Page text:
By now, you’ve likely heard the advice: If you suspect that you’re sick with COVID-19, or live with someone who is showing symptoms of the disease caused by the coronavirus, be prepared to ride it out at home.

That’s because the vast majority of cases are mild or moderate, and while these cases can feel as rough as a very bad flu and even include some cases of pneumonia, the Centers for Disease Control and Prevention says most of these patients will be able to recover without medical assistance. (If you’re having trouble breathing or other emergency warning signs, seek medical help immediately.)

But this general advice means anyone living in the same household with the sick person could get infected — a real concern, since research so far suggests household transmission is one of the main ways the coronavirus spreads. So how do you minimize your risk when moving out isn’t an option? Here’s what infectious disease and public health experts have to say:

Physically isolate the person who is sick

If you live in a place with more than one room, identify a room or area – like a bedroom – where the sick person can be isolated from the rest of the household, including pets. (The CDC says that while there’s no evidence that pets can transmit the virus to humans, there have been reports of pets becoming infected after close contact with people who have COVID-19.)

Ideally, the “sick room” will have a door that can be kept shut when the sick person is inside — which should really be most of the time.

“It would make sense for the person to just to be in their [contained] area in which we presume that things have virus exposure,” says Dr. Rachel Bender Ignacio, an assistant professor of infectious diseases at the University of Washington and spokesperson for the Infectious Diseases Society of America. That way, she says, everyone else can move about the home more freely. A door would also make it easier to keep kids out of the isolation room.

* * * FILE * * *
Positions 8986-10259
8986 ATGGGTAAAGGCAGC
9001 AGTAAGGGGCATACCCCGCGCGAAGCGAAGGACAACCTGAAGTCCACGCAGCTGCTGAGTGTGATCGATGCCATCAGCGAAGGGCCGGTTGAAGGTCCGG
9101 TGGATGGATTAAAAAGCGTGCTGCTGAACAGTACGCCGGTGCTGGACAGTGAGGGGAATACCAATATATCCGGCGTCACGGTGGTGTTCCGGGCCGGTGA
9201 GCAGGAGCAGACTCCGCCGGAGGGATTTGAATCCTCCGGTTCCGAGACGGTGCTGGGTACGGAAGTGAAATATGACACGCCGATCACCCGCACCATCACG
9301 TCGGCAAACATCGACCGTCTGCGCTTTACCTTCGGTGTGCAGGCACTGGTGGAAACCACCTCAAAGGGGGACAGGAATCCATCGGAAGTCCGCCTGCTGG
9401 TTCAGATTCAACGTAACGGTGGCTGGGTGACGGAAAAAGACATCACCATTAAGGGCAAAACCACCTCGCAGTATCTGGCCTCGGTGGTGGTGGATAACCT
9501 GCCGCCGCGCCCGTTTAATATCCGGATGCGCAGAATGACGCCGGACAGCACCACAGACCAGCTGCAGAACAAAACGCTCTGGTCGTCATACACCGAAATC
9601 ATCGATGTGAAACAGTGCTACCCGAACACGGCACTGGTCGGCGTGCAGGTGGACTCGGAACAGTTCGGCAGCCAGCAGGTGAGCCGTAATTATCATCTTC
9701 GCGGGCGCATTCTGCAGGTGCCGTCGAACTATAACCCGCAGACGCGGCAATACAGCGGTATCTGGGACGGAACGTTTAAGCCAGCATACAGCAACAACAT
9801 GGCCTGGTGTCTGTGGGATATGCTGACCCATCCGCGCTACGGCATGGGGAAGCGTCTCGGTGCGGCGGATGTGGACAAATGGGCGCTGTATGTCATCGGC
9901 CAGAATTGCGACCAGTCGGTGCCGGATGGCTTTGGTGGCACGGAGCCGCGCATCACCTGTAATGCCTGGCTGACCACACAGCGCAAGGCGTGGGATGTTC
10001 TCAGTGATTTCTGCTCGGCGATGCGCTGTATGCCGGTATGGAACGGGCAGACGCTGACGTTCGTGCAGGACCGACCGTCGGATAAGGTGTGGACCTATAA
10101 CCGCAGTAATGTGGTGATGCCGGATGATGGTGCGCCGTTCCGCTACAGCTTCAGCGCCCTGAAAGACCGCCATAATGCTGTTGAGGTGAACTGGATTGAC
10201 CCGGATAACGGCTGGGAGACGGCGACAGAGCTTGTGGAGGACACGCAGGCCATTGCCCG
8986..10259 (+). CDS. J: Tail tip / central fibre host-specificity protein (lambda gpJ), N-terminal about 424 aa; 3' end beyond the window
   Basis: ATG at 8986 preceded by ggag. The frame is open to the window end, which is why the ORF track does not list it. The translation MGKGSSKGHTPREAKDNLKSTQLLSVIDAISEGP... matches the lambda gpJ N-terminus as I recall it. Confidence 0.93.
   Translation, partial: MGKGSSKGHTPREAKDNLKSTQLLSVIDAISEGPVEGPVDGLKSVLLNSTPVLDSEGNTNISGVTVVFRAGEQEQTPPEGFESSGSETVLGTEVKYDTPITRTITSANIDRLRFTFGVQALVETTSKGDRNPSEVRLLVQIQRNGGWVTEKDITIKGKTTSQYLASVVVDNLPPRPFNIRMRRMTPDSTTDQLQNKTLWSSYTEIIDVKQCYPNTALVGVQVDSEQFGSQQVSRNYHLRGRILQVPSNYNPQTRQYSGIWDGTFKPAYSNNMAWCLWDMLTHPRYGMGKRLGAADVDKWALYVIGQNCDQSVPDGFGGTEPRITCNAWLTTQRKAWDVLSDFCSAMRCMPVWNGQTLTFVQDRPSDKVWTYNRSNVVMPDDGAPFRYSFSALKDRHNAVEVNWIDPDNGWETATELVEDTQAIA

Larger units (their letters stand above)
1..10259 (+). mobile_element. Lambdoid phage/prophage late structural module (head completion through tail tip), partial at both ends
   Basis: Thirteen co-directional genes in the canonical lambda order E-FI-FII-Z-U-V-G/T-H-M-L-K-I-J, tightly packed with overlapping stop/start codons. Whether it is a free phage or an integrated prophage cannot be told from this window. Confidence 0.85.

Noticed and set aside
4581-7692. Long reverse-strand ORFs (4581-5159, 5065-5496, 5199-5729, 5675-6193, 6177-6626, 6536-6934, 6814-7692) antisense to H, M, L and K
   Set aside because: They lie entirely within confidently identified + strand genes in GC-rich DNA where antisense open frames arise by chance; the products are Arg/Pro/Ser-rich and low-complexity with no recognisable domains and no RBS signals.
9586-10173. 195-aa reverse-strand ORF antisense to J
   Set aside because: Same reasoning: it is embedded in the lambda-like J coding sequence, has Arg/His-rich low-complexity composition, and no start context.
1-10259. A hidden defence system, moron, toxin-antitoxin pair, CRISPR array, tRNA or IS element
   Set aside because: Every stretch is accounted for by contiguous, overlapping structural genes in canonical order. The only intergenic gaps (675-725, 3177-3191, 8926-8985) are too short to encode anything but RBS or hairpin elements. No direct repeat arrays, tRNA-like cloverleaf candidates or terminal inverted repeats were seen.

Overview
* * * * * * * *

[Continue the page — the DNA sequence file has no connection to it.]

Things get trickier if you all live in tighter quarters, like a one-bedroom or studio apartment, or have shared bedrooms. Everyone should still try to sleep in separate quarters from the sick person if at all possible — “whether it’s one person on a couch, another person on a bed,” Bender Ignacio says.

That said, when multiple people share a small living space like that, “it may be very near impossible to avoid exposure,” says Dr. Amesh Adalja, a senior scholar at the Johns Hopkins University Center for Health Security. “If you are somebody that has other medical conditions or you’re an advanced age and you’re at risk for having a more severe course [of COVID-19], I do think you should take that into consideration and, if it’s feasible, move out.”

Limit your physical interactions — but not your emotional ones

Even as you try to limit your face-to-face interactions with the sick person, remember, we all need human contact. Try visiting via text or video options like Facetime instead. Old-fashioned phone calls work too.

Whenever you are in the same room together, the CDC recommends that the sick person wear a cloth face covering, even in their own home. In practice, however, Adalja notes that “it can be uncomfortable for someone who’s sick to wear a mask all the time in their own house” — hence, another reason to limit those interactions.

Just make sure to wash your hands thoroughly with soap and water for at least 20 seconds after every visit with the ill person.

Consider yourself quarantined, too

Bender Ignacio says if one person in the household is sick, everyone else in the household should consider themselves as possibly having asymptomatic or pre-symptomatic infection, even if they feel fine.

That means you should quarantine yourselves at home, too, she says, and ask a friend or neighbor to help with essential errands like grocery shopping — so you don’t run the risk of exposing other people in the store.

Read the rest of Maria godoy’s article at NPR